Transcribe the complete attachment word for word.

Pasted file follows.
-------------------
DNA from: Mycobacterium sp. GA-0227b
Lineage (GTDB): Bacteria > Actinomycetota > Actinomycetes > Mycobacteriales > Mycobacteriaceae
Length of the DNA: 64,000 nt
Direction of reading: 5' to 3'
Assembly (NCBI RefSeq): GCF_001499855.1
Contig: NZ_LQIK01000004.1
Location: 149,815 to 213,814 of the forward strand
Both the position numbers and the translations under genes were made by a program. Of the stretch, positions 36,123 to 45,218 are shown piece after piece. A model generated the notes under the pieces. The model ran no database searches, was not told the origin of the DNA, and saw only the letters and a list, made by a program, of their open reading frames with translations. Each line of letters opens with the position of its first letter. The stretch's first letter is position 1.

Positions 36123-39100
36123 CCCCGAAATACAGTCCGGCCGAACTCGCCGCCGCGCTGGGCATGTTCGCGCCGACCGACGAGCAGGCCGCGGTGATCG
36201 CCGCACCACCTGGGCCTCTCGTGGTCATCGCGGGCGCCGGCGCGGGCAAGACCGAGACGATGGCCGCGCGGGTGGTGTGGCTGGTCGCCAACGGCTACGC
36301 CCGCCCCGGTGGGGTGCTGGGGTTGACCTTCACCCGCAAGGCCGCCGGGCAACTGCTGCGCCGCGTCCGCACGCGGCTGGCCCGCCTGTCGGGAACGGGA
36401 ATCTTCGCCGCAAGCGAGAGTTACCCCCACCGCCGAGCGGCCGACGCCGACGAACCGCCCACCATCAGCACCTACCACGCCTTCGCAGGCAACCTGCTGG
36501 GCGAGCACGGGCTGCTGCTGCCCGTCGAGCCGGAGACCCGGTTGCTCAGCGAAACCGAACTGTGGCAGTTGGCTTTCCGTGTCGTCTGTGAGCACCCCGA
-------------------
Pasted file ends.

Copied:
DNA from: Mycobacterium sp. GA-0227b
Lineage (GTDB): Bacteria > Actinomycetota > Actinomycetes > Mycobacteriales > Mycobacteriaceae
Length of the DNA: 64,000 nt
Direction of reading: 5' to 3'
Assembly (NCBI RefSeq): GCF_001499855.1
Contig: NZ_LQIK01000004.1
Location: 149,815 to 213,814 of the forward strand
Both the position numbers and the translations under genes were made by a program. Of the stretch, positions 36,123 to 45,218 are shown piece after piece. A model generated the notes under the pieces. The model ran no database searches, was not told the origin of the DNA, and saw only the letters and a list, made by a program, of their open reading frames with translations. Each line of letters opens with the position of its first letter. The stretch's first letter is position 1.

Positions 36123-39100
36123 CCCCGAAATACAGTCCGGCCGAACTCGCCGCCGCGCTGGGCATGTTCGCGCCGACCGACGAGCAGGCCGCGGTGATCG
36201 CCGCACCACCTGGGCCTCTCGTGGTCATCGCGGGCGCCGGCGCGGGCAAGACCGAGACGATGGCCGCGCGGGTGGTGTGGCTGGTCGCCAACGGCTACGC
36301 CCGCCCCGGTGGGGTGCTGGGGTTGACCTTCACCCGCAAGGCCGCCGGGCAACTGCTGCGCCGCGTCCGCACGCGGCTGGCCCGCCTGTCGGGAACGGGA
36401 ATCTTCGCCGCAAGCGAGAGTTACCCCCACCGCCGAGCGGCCGACGCCGACGAACCGCCCACCATCAGCACCTACCACGCCTTCGCAGGCAACCTGCTGG
36501 GCGAGCACGGGCTGCTGCTGCCCGTCGAGCCGGAGACCCGGTTGCTCAGCGAAACCGAACTGTGGCAGTTGGCTTTCCGTGTCGTCTGTGAGCACCCCGA